Further, it’s helpful to think of Holden’s struggles with “phonies” as an example of the trouble we all have — young people especially — of dealing with the problem of “other people.” How do we know what others are thinking? Are the really saying what they mean? Usually, it’s best not to overanalyze, but once you start thinking about motivations and the masquerades that hide them, it’s not hard to cast every action and word into a cynical light. Then there is the problem of trying not to do or say anything phony yourself — and the confusion that results when you do — as you learn how to see yourself in the eyes of another, combined with the rather low opinion of yourself that results, and you have a hell of muddle. No wonder Holden is depressed.

Many of things about himself and the world that Holden does not understand could be easily dismissed by a detached, analytic viewer (not that this would help him feel any better). To take a simple example: it’s not mystery why he necks with girls he considers “terrific phonies,” even after promising himself he won’t do it again — he’s a teenage boy. More meaningfully, his attachment to his sister Phoebe and his life-dream of being “the catcher in the rye” who saves kids from falling off a cliff, is clearly a psychological result of his younger brother Allie dying not too long ago (Holden himself almost seems to recognize this). It wouldn’t be hard to view the entire novel through this lens: Holden is overly attached to childhood and its innocence, and can’t get along in the adult world until he achieves some sort of “closure” about his brother’s death. Fair enough, but this reductionist view — and others similar to it — is not very edifying, and it certainly doesn’t begin to explain why the novel is so incredibly good.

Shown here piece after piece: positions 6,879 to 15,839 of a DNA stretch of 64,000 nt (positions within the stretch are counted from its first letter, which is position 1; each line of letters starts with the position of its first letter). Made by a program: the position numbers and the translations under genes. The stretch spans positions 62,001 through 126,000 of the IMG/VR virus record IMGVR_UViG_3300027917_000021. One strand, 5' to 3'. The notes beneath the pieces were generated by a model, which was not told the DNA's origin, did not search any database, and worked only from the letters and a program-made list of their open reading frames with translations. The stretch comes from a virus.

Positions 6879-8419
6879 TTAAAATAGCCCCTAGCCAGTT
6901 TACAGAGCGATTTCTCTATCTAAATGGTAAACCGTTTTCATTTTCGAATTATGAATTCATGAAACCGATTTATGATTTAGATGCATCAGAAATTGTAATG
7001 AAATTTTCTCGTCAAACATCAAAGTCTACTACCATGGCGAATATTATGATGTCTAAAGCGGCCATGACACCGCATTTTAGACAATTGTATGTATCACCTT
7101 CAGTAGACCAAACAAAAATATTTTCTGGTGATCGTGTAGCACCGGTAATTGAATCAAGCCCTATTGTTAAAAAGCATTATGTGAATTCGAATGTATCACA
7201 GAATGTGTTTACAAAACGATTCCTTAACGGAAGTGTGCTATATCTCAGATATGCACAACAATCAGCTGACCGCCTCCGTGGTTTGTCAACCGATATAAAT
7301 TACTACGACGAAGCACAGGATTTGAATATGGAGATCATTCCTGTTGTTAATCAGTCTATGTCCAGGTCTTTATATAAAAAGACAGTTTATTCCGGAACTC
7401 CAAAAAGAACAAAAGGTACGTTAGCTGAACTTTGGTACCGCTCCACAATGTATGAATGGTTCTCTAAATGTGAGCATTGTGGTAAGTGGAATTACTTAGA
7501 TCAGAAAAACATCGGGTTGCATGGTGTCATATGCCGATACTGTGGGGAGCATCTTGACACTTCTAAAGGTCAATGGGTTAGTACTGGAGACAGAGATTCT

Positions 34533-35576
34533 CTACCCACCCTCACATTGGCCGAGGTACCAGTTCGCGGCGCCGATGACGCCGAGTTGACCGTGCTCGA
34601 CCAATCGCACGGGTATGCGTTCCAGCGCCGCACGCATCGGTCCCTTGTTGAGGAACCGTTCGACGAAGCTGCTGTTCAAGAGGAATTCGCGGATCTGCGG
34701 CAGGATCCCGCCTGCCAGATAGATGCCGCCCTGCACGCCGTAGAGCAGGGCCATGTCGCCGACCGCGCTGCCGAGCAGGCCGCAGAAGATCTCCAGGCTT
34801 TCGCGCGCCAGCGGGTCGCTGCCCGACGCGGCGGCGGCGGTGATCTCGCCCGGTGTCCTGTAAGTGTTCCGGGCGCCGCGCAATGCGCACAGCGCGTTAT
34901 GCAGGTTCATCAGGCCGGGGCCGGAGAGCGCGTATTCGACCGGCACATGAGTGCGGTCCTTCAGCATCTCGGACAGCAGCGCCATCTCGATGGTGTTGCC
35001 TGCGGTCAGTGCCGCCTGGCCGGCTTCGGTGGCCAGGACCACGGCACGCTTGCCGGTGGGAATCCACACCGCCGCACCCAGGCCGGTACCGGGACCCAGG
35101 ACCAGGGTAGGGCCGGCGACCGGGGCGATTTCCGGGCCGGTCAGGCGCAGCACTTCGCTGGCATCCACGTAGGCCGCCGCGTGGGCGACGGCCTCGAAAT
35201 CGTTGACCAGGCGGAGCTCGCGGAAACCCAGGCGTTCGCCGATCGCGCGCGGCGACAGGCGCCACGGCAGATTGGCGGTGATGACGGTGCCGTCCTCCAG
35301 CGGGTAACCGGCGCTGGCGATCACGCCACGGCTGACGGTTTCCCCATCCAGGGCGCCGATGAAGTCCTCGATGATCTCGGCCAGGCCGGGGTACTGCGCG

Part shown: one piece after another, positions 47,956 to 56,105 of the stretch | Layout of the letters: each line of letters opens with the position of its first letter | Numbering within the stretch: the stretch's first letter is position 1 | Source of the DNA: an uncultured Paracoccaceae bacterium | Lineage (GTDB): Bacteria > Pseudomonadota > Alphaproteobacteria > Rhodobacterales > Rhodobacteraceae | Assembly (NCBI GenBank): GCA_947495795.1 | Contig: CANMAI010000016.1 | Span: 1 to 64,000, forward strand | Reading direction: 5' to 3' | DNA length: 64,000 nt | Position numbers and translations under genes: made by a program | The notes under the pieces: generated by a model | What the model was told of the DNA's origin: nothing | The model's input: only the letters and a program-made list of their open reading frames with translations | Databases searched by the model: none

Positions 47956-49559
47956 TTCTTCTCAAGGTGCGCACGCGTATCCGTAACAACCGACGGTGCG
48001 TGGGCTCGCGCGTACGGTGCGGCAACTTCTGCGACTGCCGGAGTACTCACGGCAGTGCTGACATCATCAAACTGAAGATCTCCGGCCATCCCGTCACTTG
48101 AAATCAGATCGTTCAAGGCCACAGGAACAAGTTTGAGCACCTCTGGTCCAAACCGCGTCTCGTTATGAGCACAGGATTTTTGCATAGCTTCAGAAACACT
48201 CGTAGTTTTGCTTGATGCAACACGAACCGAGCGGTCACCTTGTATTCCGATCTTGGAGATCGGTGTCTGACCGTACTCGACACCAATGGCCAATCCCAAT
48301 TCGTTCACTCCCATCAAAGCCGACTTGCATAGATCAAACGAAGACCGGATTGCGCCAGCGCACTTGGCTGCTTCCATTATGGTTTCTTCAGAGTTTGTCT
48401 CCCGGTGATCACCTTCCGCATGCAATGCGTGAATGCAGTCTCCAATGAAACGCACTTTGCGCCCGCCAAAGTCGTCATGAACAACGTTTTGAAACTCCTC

For, as you read, you can’t help but agree with Holden and his observations: surely boys at pep schools are really mean, headmasters do favor rich parents over poor ones, and the way people act when going to see highly-regarded theater is completely absurd. You and I know this, but we don’t take it as hard as Holden, because he’s depressed. Holden’s unreliability and lovability as a narrator are inseparable. Sure, he’s deeply depressed, but he’s also deeply perceptive, and right about the world more often that not. The trouble, obviously, is his reaction to it.